Here I Go Again: Why the Eighties is Better the Second Time Around (Or Why YOU Should Produce Rock of Ages: Middle School Edition)
Stacey Boone and Melissa Leftwich are Theatre Arts and Art teachers at Jay M. Robinson Middle School in Charlotte, North Carolina. Having completed performances of Rock of Ages: Middle School Edition last year, they share tips and some of their favorite moments of the show!
Our Rock of Ages: Middle School Edition cast achieved that big-hair look without destroying the ozone layer thanks to extra-hold NON-aerosol AquaNet hairspray and some great Glam Rock wigs. After several seasoned hair experts (AKA the directors and moms/dads) demonstrated a variety of classic teased hairstyles, our cast adopted the motto, “The cast that teases together, stays in character together.”
Producing Rock of Ages: Middle School Edition gave us an opportunity to relive our eighties Rock roots. Rebellion, relationships, and rock were a part of many rehearsal discussions. Our cast members looked forward to hearing about our first-hand embarrassing experiences. We knew we had the right musical after reading the character Lonnie’s opening monologue in which he delivers this line about the eighties: “...a time when not one person on this stage was born.” Finally, something we know more about than our middle school students!
The Creative Rips and Tears
Distressed clothing is back in style and you don’t have to go any farther than the local big-box or thrift store to costume your cast. If you don’t have time for a rip and tear eighties-themed party with your cast members, you can find ready-to-wear ripped and acid washed jeans at every clothing store for teens.
We had just as much fun singing the songs as our cast members did. The power ballads “More Than Words” and “Every Rose Has Its Thorn” inspired us to excavate old yearbooks and pore over creatively folded love letters from the dusty shoeboxes in our attics. In addition, our favorite eighties music is more accessible than it was back in the day. This time we don’t have to sit for hours waiting for our favorite Bon Jovi song to come on the radio, although we still miss Casey Kasem and his long-distance dedications.
The Dance Moves
We knew first-hand how to demonstrate some eighties vintage dance moves without conducting extensive research. Rock of Ages: Middle School Edition is the musical where banging your head in time to “I Wanna Rock” counts as choreography and jazz hands are the perfect ending to “Here I Go Again.” Plus, air guitar battles make great warm-up exercises.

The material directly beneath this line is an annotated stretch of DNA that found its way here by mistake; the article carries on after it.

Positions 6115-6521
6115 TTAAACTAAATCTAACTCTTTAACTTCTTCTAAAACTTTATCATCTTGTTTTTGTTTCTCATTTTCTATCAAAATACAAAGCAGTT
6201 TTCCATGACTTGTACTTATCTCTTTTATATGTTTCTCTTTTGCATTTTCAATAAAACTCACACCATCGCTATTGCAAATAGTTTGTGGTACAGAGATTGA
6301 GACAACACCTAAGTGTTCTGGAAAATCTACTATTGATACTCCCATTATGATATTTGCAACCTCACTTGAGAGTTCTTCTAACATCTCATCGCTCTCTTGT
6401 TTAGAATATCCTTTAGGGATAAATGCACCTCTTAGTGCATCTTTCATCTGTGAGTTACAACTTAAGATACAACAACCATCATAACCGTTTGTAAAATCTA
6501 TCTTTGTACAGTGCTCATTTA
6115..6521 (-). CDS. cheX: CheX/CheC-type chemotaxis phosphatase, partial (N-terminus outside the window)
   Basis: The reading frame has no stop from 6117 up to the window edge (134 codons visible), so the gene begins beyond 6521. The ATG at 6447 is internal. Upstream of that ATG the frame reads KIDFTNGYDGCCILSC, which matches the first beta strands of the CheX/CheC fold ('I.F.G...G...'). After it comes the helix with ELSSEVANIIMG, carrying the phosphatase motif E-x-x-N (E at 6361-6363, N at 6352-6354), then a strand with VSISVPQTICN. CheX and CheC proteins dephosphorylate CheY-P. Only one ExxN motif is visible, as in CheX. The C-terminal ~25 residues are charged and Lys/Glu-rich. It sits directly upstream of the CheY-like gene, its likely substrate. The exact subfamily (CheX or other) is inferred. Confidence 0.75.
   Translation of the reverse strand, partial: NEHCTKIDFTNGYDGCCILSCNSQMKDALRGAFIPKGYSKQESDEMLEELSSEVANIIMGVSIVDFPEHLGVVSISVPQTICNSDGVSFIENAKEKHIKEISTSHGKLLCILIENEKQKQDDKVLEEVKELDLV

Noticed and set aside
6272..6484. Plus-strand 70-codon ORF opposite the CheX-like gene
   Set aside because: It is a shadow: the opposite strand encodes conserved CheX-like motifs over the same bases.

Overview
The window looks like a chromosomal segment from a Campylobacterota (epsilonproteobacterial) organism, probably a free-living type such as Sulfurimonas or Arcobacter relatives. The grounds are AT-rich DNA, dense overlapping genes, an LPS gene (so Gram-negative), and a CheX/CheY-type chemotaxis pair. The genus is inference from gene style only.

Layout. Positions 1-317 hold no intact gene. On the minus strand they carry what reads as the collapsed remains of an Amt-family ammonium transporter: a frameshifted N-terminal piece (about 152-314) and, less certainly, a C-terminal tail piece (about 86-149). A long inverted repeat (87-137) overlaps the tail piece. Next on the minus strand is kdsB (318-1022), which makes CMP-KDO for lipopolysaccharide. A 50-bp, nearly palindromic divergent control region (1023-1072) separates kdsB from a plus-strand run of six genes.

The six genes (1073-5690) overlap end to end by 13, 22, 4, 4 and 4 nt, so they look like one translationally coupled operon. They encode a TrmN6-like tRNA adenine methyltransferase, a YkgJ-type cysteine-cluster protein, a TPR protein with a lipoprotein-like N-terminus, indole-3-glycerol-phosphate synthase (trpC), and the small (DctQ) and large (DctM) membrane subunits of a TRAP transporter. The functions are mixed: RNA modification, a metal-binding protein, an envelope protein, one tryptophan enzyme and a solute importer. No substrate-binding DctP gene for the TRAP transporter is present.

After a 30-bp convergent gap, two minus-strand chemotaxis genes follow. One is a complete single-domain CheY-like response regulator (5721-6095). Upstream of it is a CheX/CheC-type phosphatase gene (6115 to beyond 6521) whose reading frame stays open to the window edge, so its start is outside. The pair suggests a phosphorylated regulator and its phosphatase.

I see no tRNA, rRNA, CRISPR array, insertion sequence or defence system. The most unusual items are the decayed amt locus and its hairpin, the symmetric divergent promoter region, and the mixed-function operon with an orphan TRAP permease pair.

The Crowd Participation
They may have used cell phones instead of lighters this time, but this jukebox musical inspired our “lived through it the first time” audience to rock out just like they did at a Whitesnake concert in the 1980s.
We Built this...SET...on Rock and Roll. All you need are a few battered bar stools, some tables, and a neon-inspired painted backdrop, and you have everything you need to create the seedy Sunset Strip of the 1980s. Add a platform for your band, and you are ready to feel the noize with Stacee Jaxx and Arsenal.
Remember watching the Twisted Sister music video where the young teenage boy shouts, “I Wanna Rock” in answer to his father’s spittle-laden question, “What do you want to do with your life?” The cast members’ protest in “We’re Not Gonna Take It” is as relevant today as it was the first time around. Are you listening Mom and Dad? We still want our MTV!
We couldn’t resist reintroducing one of the most powerful eighties love declarations to our cast members — the mixtape. The scene where Drew Boley gives his crush, Sherrie Christian, a home-made cassette tape featuring his favorite bands, including “Vixen, Ratt, and a killer Badlands live cut…” immediately took us back to a simpler time and our own first loves. Sure, we can make our own playlists on iTunes or Spotify, but there is something special about plugging in the cassette player, sitting captive by the radio, and hovering over the play and record button, waiting for just the right song.
The Big Dreams
“Don’t Stop Believin'” is the power ballad that refuses to let us give up on love. When a small town girl living in a lonely world meets a city boy on the Sunset Strip, we root for them to make it against all odds. As Drew races through the boulevard singing “Oh Sherrie,” we know their search is over. They seal it with a song and a Slurpee. Plus, it’s the finale, dude.
The perusal script and score for Rock of Ages: Middle School Edition is available to download for free until October 1st, 2018. Click here for more.